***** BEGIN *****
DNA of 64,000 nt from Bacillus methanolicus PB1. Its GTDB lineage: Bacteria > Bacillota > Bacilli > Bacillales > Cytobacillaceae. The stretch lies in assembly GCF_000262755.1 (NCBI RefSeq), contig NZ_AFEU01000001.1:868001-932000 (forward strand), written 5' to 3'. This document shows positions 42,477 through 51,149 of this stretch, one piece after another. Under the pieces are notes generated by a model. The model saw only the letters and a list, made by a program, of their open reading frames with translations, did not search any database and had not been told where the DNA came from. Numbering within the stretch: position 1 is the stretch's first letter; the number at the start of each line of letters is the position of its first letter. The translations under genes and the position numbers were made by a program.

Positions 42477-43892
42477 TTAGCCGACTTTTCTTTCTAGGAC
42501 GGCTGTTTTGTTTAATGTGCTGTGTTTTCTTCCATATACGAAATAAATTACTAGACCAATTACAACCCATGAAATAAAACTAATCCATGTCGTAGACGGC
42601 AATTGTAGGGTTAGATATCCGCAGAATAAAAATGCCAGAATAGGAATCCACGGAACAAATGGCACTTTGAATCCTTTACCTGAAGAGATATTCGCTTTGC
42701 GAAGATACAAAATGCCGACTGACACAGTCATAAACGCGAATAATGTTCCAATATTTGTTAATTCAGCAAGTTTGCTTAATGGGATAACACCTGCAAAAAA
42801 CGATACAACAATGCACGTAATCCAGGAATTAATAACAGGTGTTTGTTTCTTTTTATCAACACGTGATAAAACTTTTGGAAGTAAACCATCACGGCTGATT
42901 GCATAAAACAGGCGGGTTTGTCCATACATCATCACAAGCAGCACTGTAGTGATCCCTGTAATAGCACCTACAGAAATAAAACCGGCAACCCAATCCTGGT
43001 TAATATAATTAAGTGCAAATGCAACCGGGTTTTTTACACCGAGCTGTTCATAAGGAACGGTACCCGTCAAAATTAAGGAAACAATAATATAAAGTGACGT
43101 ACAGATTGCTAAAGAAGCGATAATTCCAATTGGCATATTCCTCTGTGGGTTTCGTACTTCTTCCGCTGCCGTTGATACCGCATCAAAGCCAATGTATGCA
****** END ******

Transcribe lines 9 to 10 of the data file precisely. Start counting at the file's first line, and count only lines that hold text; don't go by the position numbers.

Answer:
43001 TAATATAATTAAGTGCAAATGCAACCGGGTTTTTTACACCGAGCTGTTCATAAGGAACGGTACCCGTCAAAATTAAGGAAACAATAATATAAAGTGACGT
43101 ACAGATTGCTAAAGAAGCGATAATTCCAATTGGCATATTCCTCTGTGGGTTTCGTACTTCTTCCGCTGCCGTTGATACCGCATCAAAGCCAATGTATGCA